Hillary Clinton, Bernie Sanders, and Martin O'Malley faced off in New Hampshire on Saturday night, taking the stage for the third of six Democratic presidential debates on the 2016 campaign schedule. And compared to the last two, it was a considerably more contentious, lively affair. In fact, it probably had more raised voices, pointed criticisms, and tense moments than the other two combined, which is precisely why this one tweet summarized the third Democratic debate — Bernie was right, it did get pretty fun.
The moment came right after Sanders trumpeted the benefits of a single-payer health care system. In trying to respond, Clinton began talking over moderator David Muir to get her point across, arguing that Sanders would have to raise taxes on middle-class families to get that done, all while Muir tried to question her about her own tax plan. Clinton reiterated her pledge to not raise taxes on middle-class families, but during the resulting, chaotic cross-talk, Sanders chimed in with a little playfulness, saying simply: "Now this is getting to be fun."
Muir was inclined to agree, saying, "this is fun, this is democracy at work." You can see the moment below — for all the talk about Sanders being a little too humorless, his comedic timing on this one was pretty spot-on.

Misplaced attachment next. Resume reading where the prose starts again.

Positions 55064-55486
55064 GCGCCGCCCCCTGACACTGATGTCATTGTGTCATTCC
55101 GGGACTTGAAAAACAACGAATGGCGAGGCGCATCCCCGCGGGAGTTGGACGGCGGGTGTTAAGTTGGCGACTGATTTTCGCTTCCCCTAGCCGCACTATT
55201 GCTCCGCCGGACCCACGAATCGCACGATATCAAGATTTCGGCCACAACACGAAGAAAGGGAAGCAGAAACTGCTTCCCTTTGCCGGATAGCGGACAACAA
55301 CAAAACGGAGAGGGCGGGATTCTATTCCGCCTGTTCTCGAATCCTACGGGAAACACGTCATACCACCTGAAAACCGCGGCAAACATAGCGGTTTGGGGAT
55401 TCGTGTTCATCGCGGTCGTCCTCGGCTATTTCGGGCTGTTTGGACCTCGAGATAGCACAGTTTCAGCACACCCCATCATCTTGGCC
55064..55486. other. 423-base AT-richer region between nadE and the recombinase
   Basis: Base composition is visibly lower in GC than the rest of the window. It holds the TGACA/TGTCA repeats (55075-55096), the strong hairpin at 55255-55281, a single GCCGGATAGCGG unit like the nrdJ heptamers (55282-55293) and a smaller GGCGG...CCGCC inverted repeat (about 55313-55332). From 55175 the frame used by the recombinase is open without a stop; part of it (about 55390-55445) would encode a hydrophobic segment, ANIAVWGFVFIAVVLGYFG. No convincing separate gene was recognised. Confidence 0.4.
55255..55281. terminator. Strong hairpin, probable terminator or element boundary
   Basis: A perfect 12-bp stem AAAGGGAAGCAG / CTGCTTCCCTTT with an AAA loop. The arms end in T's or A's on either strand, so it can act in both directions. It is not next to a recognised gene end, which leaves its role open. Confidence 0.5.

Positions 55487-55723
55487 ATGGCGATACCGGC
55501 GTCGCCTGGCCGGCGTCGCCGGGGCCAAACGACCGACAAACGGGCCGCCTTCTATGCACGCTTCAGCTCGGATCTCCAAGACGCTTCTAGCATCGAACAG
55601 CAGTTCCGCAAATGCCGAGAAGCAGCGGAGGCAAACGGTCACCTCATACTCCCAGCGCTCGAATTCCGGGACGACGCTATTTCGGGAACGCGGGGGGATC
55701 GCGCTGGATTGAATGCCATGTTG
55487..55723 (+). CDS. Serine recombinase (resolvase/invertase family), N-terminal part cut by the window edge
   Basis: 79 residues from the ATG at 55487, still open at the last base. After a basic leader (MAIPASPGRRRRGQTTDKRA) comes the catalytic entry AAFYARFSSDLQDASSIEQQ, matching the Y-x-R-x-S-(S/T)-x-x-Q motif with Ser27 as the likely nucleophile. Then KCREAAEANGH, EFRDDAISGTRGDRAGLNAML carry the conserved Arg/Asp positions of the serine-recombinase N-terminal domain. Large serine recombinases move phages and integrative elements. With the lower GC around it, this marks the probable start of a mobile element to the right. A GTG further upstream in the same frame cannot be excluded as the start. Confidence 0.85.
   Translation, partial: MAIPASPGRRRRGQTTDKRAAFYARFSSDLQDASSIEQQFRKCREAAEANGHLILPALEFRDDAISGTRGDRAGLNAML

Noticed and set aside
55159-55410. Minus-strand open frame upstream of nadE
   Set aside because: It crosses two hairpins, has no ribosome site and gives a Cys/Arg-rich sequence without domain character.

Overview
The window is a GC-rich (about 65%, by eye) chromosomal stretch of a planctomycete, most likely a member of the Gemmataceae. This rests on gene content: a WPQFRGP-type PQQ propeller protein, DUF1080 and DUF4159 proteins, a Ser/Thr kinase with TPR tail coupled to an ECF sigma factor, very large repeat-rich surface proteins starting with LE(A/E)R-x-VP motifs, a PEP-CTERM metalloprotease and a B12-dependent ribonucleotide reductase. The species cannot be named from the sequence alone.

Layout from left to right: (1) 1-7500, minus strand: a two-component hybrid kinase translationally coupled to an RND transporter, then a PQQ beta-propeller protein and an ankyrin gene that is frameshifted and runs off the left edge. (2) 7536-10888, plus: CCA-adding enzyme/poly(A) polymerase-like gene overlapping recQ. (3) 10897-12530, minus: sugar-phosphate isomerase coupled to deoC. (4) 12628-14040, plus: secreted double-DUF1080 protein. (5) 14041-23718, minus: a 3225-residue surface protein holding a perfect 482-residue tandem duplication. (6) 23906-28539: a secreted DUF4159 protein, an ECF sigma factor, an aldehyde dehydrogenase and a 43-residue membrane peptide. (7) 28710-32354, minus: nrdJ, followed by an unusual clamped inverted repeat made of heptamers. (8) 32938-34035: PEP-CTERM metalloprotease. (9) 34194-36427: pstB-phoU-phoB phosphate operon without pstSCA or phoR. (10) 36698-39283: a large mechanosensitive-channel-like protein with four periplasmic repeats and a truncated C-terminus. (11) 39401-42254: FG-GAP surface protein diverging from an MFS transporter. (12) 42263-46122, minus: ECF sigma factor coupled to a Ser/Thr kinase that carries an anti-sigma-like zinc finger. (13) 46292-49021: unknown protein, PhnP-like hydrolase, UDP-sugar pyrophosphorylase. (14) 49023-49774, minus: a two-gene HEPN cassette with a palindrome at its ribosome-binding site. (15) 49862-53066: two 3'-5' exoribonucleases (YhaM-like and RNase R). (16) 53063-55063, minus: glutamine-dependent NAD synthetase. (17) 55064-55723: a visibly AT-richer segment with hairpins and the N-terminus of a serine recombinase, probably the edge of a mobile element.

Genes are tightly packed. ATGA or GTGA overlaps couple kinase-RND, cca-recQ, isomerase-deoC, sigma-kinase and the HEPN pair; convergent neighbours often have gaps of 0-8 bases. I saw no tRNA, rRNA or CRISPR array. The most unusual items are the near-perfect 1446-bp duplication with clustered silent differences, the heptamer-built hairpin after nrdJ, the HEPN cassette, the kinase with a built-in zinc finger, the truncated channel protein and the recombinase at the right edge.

If there was any big reason this debate was more fun than the others, it was definitely the candidates’ noticeably increased willingness to flash some teeth. In the previous engagements, the amount of hands-off, good-natured respect and relative camaraderie between the candidates was glaring, especially considering the increasingly bitter, sometimes insult-laden debates that have drawn such huge ratings to the Republican side.
Even as the debate started on a moment of contrition from Sanders, as he offered a direct apology to Clinton for the data breach scandal that embroiled his campaign in the run-up to the debate, it quickly got combative — he proceeded to excoriate the Democratic National Committee for “arbitrarily” yanking his campaign’s access to the crucial voter database in response.
Martin O’Malley got into the act, too, although he didn’t lash out over the breach issue — he decided to play the “this argument isn’t helping average Americans” card, saying the conversation amounted to “listening to the bickering back and forth.”